Sexually transmitted infections (STIs)
An STI, also called a sexually transmitted disease (STD), is passed from one person to another during sex. Some diseases only affect the genitals (sexual body parts) and the parts of your body where urine passes through, while others (like HIV and Syphilis) can go on to damage other parts of the body and if untreated can make you very ill. When spread through oral sex, an STI can infect the mouth and throat.
STIs, including HIV, Gonorrhoea, Syphilis and Chlamydia, are on the rise in the UK, especially among young people.
Know the facts:
- You don't have to have full sex to get an STI.
- Many STIs show no symptoms at first.
- The best way to find out if you have an STI is to be tested.
- All STIs can be helped by medical treatment.
Crucial: Remember, you only have to have unprotected sex (sex without a condom) once to be at risk of getting an STI. Find out more from Sexwise.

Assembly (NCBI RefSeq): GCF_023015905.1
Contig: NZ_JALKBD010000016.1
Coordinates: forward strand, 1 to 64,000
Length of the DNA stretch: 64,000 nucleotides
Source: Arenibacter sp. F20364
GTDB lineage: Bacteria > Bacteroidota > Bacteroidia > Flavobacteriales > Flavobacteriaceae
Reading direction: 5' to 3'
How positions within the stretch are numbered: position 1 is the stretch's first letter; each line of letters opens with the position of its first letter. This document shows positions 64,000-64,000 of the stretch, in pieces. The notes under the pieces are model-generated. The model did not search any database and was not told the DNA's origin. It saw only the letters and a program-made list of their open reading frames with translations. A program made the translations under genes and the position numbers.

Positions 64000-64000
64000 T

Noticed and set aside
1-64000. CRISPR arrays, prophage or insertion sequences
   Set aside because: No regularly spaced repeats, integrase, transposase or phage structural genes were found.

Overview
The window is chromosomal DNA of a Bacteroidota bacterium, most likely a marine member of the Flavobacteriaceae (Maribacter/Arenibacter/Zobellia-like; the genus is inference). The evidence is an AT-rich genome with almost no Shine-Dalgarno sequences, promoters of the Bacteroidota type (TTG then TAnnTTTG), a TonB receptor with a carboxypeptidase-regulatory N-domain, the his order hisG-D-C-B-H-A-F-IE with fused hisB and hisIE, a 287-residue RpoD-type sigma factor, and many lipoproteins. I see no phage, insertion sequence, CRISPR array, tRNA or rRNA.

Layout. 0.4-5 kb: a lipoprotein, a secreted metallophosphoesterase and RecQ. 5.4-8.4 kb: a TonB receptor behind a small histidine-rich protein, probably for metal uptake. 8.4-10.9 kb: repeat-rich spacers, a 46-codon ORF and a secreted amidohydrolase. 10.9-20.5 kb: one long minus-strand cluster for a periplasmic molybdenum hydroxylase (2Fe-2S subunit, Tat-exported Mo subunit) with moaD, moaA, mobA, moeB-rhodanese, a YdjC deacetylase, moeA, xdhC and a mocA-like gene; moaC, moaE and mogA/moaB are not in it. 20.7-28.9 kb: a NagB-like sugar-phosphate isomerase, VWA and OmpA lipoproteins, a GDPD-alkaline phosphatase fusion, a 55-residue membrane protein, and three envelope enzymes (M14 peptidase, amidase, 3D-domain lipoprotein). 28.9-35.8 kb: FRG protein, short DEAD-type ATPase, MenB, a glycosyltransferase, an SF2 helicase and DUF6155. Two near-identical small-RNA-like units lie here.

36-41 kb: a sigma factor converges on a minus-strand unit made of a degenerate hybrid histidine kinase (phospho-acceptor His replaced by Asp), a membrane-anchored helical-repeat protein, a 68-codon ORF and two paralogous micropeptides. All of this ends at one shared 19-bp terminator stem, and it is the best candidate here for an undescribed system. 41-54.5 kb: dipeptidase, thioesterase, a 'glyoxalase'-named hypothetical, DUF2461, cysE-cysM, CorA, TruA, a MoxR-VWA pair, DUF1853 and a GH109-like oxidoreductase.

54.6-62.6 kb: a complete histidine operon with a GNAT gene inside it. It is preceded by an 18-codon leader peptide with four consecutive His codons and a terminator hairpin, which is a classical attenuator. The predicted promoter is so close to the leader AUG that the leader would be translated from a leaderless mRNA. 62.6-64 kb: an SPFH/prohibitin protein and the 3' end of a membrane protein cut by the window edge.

Chlamydia is the most common STI among young people who are sexually active. Many people who have it don't have any symptoms. If left untreated it can go on to cause pain and infertility but luckily it’s easy to test for and easy to treat. Using a condom correctly every time you have sex can reduce the chances of getting Chlamydia, but it is also important to test regularly. If you’re aged 16-24, you can get a free NHS chlamydia test in Oxfordshire from the Chlamydia Screening service. If you are under 16 or over 24 you can get a free test from the sexual health clinics and GPs.
HIV is the virus that causes AIDS, an illness that affects the body's ability to fight off disease. HIV is passed on in the sexual fluids or blood of an infected person, usually through sexual intercourse or by sharing needles used to inject drugs.
HIV cannot be caught by kissing, hugging, shaking hands, or from door handles or dirty glasses.
Some people believe that HIV is only a problem if you are gay, use drugs, or sleep around. This is wrong. Any young person who has unprotected sex can contract HIV and other sexually transmitted infections (STIs). Safer sex means always using a condom.
Find out more about growing up with HIV in this video.